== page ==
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Budget FY24 lacks sustainable vision

Budget FY24 lacks sustainable vision
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June 10, 2023 (MLN): With an outlay of Rs14.46 trillion, the Pakistani federal budget for 2023–2024 reportedly aims to put Pakistan on a path toward progress and development and seeks to address the difficulties in the post–COVID era.

Increasing economic growth, creating jobs, enhancing social protection, enhancing infrastructure, promoting agriculture, and bolstering national security are among the top priorities for the upcoming fiscal year. The government envisages a deficit of Rs6.9tr which is 82% higher than last year and has a sizable provision of Rs7.3tr for interest and debt payments.

The budget projects a 3.5% GDP growth rate, Rs9.2tr in tax collections, a fiscal deficit of 6.5% of GDP, and a 21% inflation rate.

These above targets and an over-ambitious attempt to grow tax revenue by nearly 30% in an already contracted economy are overly optimistic and do not represent the actual state of the economy, which is still reeling with the Covid-19 pandemic’s effects, supply-side constraints, a high debt burden coupled with low productivity rate.

The budget is lopsided and unsustainable since it makes extensive use of borrowing and non-development spending. The allocation for interest payments and debt servicing is more than half of the total expenditure and almost equal to the net revenue receipts.

Resultantly, Pakistan will have to borrow more to pay its existing debts, continuing to push us deeper into the vicious cycle of the debt trap.

While the optics of a 0.4% Primary Surplus is in line with being fiscally prudent, deleveraging debt, and keeping IMF hopes alive, the budget completely disregards Pakistan’s external challenges and risks, including global oil price volatility, erratic geopolitical environment, and structural imbalances. Prima facie it looks that most of these projections are unrealistic and are likely to be missed by a wide margin.

Keeping up with the tradition the budget is inequitable and regressive; favoring the rich and powerful at the expense of the poor and vulnerable. It continues to tax the already salaried and documented class.

Collection targets have been scaled up significantly with little initiation to widen the tax net. Agriculture and Export sectors continue to be showered with tax breaks with no linkage to their real contribution to the economy. Those already burdened are going to be taxed at a much higher rate with super tax extending to 10% of profits thus making the compliant pay more.

An attempt has been done to provide relief to the listed companies (usually loss-making) by reducing the turnover tax from 1.25% to 1% but that’s hardly a reason to celebrate.

Vote-winning tactics continue to take center stage via a symbolic relief for the under-30 entrepreneur youth via tax relief coupled with 100,000 free laptops to rally the student vote bank. The halfhearted attempt to give tax credits to people constructing houses is not enough to jump-start the ailing construction sector.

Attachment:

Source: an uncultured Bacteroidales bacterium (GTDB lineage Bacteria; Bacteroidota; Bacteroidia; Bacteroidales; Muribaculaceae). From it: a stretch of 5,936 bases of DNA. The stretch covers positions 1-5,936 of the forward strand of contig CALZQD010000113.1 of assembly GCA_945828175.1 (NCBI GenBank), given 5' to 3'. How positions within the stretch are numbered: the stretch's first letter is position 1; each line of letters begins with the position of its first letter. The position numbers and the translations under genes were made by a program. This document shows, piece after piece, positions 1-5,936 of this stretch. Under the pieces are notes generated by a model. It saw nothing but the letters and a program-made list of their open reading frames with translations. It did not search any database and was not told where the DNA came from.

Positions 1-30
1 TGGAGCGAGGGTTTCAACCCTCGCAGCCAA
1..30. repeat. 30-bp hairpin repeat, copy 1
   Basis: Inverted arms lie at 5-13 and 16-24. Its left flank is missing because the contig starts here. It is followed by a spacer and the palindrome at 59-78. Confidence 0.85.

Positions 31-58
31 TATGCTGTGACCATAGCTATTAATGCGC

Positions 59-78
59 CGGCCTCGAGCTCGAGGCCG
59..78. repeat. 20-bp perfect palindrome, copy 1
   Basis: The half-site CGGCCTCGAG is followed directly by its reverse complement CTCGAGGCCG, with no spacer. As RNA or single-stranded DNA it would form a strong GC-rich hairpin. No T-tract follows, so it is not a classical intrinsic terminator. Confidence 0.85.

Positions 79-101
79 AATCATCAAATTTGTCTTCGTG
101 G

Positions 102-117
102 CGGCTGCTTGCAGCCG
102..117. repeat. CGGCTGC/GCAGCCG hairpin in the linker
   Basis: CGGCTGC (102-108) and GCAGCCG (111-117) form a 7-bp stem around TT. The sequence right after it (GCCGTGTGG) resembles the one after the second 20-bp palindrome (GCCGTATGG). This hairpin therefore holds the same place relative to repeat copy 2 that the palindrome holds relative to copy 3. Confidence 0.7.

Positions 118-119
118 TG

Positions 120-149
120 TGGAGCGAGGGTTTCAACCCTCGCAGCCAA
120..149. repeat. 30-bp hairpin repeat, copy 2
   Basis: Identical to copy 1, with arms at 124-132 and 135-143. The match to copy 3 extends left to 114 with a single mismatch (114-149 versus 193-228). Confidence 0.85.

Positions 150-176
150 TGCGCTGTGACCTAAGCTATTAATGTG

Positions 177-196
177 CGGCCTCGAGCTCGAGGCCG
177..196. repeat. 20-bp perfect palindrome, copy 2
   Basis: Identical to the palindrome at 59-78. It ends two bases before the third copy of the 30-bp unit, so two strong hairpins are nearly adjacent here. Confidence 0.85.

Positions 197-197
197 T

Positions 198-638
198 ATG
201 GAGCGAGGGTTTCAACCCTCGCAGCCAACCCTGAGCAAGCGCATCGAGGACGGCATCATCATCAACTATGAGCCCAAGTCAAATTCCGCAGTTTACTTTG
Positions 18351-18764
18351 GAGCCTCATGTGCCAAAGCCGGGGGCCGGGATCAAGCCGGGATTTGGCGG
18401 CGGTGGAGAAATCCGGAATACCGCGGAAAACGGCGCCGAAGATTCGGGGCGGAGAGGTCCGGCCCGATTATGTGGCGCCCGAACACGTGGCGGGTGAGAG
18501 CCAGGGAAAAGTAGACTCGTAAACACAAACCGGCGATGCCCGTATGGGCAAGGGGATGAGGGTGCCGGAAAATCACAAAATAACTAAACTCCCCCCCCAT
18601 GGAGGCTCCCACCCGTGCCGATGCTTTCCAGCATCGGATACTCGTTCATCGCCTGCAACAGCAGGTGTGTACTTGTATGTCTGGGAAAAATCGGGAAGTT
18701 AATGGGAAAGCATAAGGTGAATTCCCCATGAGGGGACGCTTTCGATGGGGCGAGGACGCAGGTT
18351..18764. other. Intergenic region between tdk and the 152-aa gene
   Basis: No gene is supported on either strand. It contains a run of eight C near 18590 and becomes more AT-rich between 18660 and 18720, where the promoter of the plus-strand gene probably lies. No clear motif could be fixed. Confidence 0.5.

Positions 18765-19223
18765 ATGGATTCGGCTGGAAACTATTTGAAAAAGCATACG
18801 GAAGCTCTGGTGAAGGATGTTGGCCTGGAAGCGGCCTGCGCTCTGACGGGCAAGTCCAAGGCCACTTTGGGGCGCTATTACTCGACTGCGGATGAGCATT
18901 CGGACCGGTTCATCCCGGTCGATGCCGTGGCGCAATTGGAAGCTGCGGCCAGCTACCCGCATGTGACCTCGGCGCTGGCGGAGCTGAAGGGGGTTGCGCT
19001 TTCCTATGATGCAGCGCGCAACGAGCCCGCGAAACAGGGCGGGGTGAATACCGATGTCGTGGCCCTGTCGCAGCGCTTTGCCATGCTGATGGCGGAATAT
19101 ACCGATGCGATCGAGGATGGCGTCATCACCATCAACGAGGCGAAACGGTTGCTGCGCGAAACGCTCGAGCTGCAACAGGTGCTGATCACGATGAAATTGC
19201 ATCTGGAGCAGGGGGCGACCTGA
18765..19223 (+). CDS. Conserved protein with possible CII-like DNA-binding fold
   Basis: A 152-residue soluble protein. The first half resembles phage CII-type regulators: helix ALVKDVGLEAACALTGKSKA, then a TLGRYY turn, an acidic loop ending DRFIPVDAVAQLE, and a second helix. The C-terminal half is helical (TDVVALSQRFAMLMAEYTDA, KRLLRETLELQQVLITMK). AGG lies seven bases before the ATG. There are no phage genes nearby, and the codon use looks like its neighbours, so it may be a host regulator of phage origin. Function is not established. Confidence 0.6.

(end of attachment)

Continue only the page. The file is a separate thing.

The tacit dollar amnesty for those remitting $100,000 per year in Pakistan is an attempt to tide the boat over without structural reforms in the interim period that the new government comes in to which the IMF may be willing to talk to and re-start the negotiating with IMF again.

What needs to be seen is the amount of Black money that would be rerouted back into the country and which sector (probably real estate) would it fuel to kick-start the economy. Fear remains that this may draw the wrath of the Financial Action Task Force (FATF) in terms of fresh sanctions.

On the positive, allocation to Public Sector Development Programme (PSDP), is an increase of 27% from the previous year to Rs2.1tr. It envisages funding various projects in infrastructure, energy, water, agriculture, industry, education, health, and digitalization sectors.

The substantially increased allocation has been made for the flagship social safety net Ehsaas Programme, which provides cash transfers, health insurance, education stipends, interest-free loans, and other benefits to the poor and vulnerable segments of society.

Also, the minimum wage has been increased to Rs32,000 per month, which will benefit the masses with enhanced allocations for the health and education sectors. Continuing incentives provided to the IT sector to spur growth in exports of services is a cause of rejoice; only if we learn some lessons from the troubled textile exports and implement them in letter and spirit.

To create a new source of tax, non-filers would pay higher on card-based transactions, cash withdrawals from the bank, and higher tax on Bonus issuances, are steps in the right direction. Interesting would be to see how the government treads on the path of taxing firms’ profits from “exogenous” factors for the period 2019 to 2023. Which sectors would be impacted and would there be a long-drawn legal battle causing the exchequer more harm than good is a question worth pondering.

The federal budget FY24 fails to address the economic and social challenges that the country faces. It is based on unrealistic assumptions, favors the elite over the masses, and relies on borrowing over revenue generation. Being an election year, there is overzealousness on the expense side which is a recipe for inflation and would not bode well for the economy in the long term.

Overall, it does not reflect a vision or a strategy for sustainable growth and development and the path seems to have been set for a mini-budget to be introduced as the new government takes over later this calendar year.

Copyright Mettis Link News 

Posted on: 2023-06-10T08:08:26+05:00